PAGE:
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J Sch Nurs. 2005 Apr;21(2):100-5.

The breakfast-eating habits of inner city high school students.

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  • 1San Diego State University School of Nursing, San Diego, CA, USA.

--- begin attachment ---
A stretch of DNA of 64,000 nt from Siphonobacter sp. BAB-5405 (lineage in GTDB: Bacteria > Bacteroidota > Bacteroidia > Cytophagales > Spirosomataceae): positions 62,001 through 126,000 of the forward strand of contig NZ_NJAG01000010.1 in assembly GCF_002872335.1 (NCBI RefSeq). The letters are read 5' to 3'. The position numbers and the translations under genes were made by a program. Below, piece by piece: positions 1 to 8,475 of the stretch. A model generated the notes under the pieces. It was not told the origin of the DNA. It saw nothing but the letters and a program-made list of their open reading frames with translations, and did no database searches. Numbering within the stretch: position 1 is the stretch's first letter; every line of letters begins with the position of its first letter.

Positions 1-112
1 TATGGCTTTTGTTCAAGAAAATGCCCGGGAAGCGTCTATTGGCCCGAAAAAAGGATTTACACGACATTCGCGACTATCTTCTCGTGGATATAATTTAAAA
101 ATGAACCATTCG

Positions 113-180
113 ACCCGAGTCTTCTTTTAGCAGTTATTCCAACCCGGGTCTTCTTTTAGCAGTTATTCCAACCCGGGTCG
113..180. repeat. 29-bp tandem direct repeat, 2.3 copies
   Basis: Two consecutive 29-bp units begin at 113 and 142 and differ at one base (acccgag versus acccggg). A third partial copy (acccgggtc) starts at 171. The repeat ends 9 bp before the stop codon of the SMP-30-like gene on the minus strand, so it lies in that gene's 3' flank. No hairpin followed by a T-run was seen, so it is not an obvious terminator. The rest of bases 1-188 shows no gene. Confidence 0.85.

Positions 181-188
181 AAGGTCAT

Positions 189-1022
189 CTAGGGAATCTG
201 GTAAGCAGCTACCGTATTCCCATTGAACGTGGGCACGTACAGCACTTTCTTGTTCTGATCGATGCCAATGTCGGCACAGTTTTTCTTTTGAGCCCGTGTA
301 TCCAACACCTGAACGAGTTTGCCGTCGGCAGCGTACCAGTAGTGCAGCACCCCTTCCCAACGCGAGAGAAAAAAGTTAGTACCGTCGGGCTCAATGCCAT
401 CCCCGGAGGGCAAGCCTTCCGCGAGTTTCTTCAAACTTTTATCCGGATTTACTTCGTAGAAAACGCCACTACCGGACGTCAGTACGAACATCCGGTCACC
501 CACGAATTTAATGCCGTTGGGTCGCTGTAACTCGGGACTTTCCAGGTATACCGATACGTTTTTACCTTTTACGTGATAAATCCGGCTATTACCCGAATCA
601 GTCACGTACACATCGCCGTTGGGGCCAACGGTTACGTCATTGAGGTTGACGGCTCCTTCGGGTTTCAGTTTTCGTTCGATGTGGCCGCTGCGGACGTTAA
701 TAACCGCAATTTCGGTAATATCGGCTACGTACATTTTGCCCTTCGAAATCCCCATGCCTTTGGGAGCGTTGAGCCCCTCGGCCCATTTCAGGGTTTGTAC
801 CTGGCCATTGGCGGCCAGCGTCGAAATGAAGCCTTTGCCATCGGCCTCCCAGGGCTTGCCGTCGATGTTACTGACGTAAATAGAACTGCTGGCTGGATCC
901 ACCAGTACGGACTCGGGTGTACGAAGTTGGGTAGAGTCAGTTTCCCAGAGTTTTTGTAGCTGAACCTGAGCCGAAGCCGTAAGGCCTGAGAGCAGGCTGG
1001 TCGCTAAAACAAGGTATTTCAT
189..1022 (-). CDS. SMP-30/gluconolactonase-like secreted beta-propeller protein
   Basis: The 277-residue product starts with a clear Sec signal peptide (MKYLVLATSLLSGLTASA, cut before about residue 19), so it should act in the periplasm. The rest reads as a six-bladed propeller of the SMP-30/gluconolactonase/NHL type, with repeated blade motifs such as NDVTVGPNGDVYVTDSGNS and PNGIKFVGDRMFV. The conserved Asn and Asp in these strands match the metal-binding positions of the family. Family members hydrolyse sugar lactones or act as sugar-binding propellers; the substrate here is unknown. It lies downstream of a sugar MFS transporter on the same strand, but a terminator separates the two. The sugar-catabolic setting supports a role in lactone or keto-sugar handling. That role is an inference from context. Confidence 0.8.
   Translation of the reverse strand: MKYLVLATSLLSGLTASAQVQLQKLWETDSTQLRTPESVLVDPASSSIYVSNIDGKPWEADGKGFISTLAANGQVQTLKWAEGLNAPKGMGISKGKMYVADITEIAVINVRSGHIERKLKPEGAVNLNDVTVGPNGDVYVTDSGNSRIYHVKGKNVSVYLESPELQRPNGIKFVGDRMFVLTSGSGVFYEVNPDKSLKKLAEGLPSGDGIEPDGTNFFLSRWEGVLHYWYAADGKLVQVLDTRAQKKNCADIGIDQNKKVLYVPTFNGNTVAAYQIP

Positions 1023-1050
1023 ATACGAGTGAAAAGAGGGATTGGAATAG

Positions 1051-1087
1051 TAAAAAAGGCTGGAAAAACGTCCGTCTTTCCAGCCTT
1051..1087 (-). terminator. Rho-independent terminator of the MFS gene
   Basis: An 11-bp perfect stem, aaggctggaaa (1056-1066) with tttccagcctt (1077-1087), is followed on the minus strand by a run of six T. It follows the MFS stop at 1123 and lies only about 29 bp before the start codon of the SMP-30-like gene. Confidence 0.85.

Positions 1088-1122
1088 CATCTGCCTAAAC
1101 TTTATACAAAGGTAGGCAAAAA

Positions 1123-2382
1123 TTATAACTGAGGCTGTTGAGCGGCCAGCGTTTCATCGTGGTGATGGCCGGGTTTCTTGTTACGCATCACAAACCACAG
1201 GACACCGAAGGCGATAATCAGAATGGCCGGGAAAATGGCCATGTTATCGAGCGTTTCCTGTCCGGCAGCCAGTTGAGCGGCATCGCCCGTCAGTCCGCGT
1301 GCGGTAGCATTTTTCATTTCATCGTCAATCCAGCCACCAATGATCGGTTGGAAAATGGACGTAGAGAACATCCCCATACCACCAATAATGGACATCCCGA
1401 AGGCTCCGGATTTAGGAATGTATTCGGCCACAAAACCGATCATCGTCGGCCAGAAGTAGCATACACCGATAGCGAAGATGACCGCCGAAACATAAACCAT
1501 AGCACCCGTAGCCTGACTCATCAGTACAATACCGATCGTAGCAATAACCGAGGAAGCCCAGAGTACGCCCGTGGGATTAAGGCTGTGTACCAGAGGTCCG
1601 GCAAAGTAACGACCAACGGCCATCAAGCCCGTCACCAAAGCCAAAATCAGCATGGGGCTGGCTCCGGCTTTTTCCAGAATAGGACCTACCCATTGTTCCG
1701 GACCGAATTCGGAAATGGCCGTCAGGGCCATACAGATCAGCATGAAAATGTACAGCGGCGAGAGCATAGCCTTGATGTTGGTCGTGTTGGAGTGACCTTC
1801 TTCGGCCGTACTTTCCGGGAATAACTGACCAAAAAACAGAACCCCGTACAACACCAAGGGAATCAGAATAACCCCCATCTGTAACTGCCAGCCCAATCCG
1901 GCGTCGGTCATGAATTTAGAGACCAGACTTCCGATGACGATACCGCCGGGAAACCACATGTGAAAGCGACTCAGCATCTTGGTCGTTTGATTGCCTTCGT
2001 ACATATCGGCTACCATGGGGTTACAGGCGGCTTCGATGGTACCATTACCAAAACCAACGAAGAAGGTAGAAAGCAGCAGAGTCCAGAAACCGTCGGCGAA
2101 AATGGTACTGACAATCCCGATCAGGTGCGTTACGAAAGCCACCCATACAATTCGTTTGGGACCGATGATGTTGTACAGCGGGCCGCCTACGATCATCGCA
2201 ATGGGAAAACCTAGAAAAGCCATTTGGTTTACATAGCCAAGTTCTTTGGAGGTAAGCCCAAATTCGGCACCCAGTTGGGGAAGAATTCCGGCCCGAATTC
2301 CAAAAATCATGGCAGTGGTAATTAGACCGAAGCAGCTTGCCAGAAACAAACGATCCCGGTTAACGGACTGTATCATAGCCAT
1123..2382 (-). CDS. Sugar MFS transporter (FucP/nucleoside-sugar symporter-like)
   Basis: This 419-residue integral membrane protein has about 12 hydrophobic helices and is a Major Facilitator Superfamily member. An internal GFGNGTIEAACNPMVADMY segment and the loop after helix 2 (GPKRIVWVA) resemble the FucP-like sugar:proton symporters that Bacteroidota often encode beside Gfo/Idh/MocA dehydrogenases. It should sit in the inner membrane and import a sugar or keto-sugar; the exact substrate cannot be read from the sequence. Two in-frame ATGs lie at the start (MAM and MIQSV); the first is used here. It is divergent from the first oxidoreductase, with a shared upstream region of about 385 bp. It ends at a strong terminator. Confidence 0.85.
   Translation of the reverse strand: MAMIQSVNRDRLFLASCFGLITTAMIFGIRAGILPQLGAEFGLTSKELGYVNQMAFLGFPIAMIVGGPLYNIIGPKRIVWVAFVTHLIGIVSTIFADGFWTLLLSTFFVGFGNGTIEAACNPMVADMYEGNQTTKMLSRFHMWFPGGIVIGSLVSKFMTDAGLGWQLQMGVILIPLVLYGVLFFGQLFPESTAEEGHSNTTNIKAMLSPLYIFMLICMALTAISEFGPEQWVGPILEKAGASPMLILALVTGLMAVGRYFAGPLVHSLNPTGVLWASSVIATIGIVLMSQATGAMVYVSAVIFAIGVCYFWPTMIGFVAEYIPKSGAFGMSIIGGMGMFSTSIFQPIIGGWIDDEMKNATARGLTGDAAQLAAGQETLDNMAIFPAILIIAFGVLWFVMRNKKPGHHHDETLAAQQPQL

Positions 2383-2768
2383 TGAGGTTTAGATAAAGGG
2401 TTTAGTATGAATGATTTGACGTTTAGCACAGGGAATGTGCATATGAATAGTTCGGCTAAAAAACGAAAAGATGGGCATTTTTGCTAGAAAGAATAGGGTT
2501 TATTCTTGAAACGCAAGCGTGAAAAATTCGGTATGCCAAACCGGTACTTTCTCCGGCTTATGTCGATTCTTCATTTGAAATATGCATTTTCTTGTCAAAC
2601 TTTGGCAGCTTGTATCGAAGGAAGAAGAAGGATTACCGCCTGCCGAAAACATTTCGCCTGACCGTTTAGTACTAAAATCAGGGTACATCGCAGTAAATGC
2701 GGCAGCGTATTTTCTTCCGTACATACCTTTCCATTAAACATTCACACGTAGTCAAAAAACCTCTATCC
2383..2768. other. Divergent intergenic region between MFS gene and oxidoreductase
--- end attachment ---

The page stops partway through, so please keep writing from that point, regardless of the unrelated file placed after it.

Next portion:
This cross-sectional, descriptive correlational research study describes the breakfast-eating habits of 846 inner-city high school students. Fifty-seven percent of students reported skipping breakfast on the day of the survey, despite the free hot-breakfast program at their high school. Significantly more girls than boys skipped breakfast, and 10th grade students had the highest rate of skipping breakfast. Sixty-four percent of breakfast-skippers cited a lack of time, and 28% stated they could not eat early in the morning. More breakfast eaters reported eating at home (48%); only 14% reported eating at school, with 3% reportedly eating both at home and school. Milk, orange juice, cereal, and foods in the bread group were the most frequently eaten foods. Patterns of eating by gender and by grade level are discussed in this article, as are implications for school nursing, including assessment, teaching, and research. It is important to educate students and parents about the importance of eating breakfast, because it provides an important part of a student's daily intake of nutrients needed for energy, growth, and learning.

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